The statues issued under king Pépin had given the Church rather the expectation of relief than effective relief ; and as Charles Martel found the entire public patrimony in the hands of the ecclesiastics, Charlemagne found the properties of the ecclesiastics in the hands of men of war. These latter could not be made to restore what they had been given ; and the circumstances they were in at the time made that even more impracticable than it was by its nature. On the other hand, Christianity must not perish for want of ministers, temples, and instruction. 
Because of this, Charlemagne established tithes,  a new kind of asset, which had the advantage for the clergy that, being specifically given to the Church, it was subsequently easier to recognize usurpations.
Some have attempted to assign much earlier dates to this establishment, but the authorities they cite seem to me witnesses against those who attest them. The constitution of Clotaire  says only that certain tithes would not be levied on Church properties  : far, then, from the Church levying tithes in those times, what it most wanted was to be exempted from them. The second council of Mâcon,  held in the year 585, which orders that tithes be paid, says in truth that they had been paid in ancient times, but it also says that in its time they were no longer being paid.
Who doubts that before Charlemagne they would have opened the Bible and preached the gifts and offerings of Leviticus ? But I am saying that before him tithes could be preached, but were not established.
I have said that the statutes issued under king Pépin had subjected those who possessed Church properties as fief to the payment of the tithes and reparations of the churches. It was significant to oblige the principals of the nation to set an example, by a law of which the justice was beyond dispute.
Charlemagne did more, and we see from the capitulary of Willis that he obliged his own lands to pay tithes : this again was a great example. 
But the populace is hardly able to abandon its interests through examples. The synod of Frankfort presented them with a more pressing reason for paying the tithes.  They made a capitulary there in which it is said that in the most recent famine the ears of grain had been found empty : they had been devoured by demons, whose voices had been heard reproaching them for failure to pay the tithe  ; and in consequence all those who held Church properties were ordered to pay the tithe ; and in further consequence, the same order was given to everyone.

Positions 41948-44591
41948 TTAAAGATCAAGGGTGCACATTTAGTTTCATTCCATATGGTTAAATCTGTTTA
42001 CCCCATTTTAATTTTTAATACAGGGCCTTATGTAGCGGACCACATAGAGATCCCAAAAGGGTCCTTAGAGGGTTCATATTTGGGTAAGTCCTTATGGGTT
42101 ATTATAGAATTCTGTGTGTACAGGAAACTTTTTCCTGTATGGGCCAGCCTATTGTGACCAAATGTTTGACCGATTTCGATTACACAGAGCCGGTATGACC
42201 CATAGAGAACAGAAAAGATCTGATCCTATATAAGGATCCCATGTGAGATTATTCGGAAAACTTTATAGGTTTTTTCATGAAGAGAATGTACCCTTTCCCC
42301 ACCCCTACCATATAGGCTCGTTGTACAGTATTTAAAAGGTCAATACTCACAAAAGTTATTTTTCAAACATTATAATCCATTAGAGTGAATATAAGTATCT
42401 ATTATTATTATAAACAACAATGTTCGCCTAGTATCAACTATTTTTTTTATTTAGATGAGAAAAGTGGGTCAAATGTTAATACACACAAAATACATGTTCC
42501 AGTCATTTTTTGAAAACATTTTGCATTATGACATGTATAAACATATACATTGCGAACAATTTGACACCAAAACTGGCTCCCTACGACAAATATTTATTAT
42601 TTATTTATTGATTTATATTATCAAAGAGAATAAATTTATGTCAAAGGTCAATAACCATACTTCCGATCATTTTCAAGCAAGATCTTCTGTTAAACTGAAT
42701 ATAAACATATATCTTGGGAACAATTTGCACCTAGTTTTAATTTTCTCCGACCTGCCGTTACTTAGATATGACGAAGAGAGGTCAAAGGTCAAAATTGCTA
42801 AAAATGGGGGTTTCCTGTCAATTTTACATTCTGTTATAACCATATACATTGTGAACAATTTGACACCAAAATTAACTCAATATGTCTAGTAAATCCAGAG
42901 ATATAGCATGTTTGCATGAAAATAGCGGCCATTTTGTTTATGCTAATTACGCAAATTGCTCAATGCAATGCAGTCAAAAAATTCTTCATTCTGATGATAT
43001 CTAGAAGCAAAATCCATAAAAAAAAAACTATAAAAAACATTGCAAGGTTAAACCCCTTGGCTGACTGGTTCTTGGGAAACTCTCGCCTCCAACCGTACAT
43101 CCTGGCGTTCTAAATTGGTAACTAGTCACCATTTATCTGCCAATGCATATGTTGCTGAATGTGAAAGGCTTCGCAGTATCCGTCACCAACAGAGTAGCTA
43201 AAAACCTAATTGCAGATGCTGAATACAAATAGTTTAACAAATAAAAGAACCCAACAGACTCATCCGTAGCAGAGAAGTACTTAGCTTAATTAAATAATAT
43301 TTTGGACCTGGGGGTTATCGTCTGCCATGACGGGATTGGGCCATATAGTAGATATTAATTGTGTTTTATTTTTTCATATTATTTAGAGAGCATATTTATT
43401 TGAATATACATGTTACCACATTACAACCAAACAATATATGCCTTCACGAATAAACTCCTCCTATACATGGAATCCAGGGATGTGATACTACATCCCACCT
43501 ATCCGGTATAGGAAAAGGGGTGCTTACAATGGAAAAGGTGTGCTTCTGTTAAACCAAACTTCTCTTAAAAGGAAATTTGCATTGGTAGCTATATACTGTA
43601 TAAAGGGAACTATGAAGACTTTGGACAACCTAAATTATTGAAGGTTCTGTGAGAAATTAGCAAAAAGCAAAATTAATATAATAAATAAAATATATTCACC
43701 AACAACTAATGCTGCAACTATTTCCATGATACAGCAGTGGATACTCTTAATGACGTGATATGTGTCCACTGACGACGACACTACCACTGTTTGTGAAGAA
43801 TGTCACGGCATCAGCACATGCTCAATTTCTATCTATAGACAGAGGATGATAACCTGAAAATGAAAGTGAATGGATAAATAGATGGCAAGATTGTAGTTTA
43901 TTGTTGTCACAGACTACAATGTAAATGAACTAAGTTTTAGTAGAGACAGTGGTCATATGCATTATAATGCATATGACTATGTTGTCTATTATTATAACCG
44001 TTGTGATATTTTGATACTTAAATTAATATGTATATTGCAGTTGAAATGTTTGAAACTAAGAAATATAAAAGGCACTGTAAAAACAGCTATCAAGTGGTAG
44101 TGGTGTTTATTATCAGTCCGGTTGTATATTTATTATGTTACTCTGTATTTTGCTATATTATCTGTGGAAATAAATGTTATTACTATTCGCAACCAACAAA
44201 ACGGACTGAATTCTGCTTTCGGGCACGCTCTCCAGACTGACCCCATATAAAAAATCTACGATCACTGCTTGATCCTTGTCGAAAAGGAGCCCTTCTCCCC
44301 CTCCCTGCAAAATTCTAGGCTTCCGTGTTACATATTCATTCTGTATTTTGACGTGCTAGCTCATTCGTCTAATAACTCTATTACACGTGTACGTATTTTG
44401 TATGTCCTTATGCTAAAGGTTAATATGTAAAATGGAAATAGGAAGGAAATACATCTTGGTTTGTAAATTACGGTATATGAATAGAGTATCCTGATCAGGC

Charlemagne’s project did not a first succeed : this burden appeared crushing.  The payment of tithes by the Jews had entered into the plan of the foundation of their republic ; but here the payment of tithes was a charge independent of those of the monarchy’s establishment. We can see in the provisions appended to the law of the Lombards how difficult it was to get the tithes accepted by the civil laws  ; one can judge from the different canons of the councils the difficulty of getting them accepted by the ecclesiastical laws.
The laws of Charlemagne on the establishment of tithes were the product of necessity ; religion alone had a role in it, and superstition had none.
The famous division he made of the tithes into four parts : for the construction of churches, for the poor, for the bishop, and for the priests, indeed proves that he wanted to give the Church that fixed and permanent status it had lost. 
His testament  shows that he wanted to repair completely the damage that Charles Martel his grandfather had done. He made three equal parts of his movable assets : he wanted two of these parts to be divided into twenty-one, for the twenty-one metropolitan sees of his empire ; each part was to be subdivided between the archdiocese and the dependent bishoprics. He divided the remaining third into four parts : he gave one to his children and grandchildren ; another was added to the two-thirds already given ; the two remaining were used in charitable works. He seemed to regard the immense present he had just made to the churches less as a religious act than as a political distribution.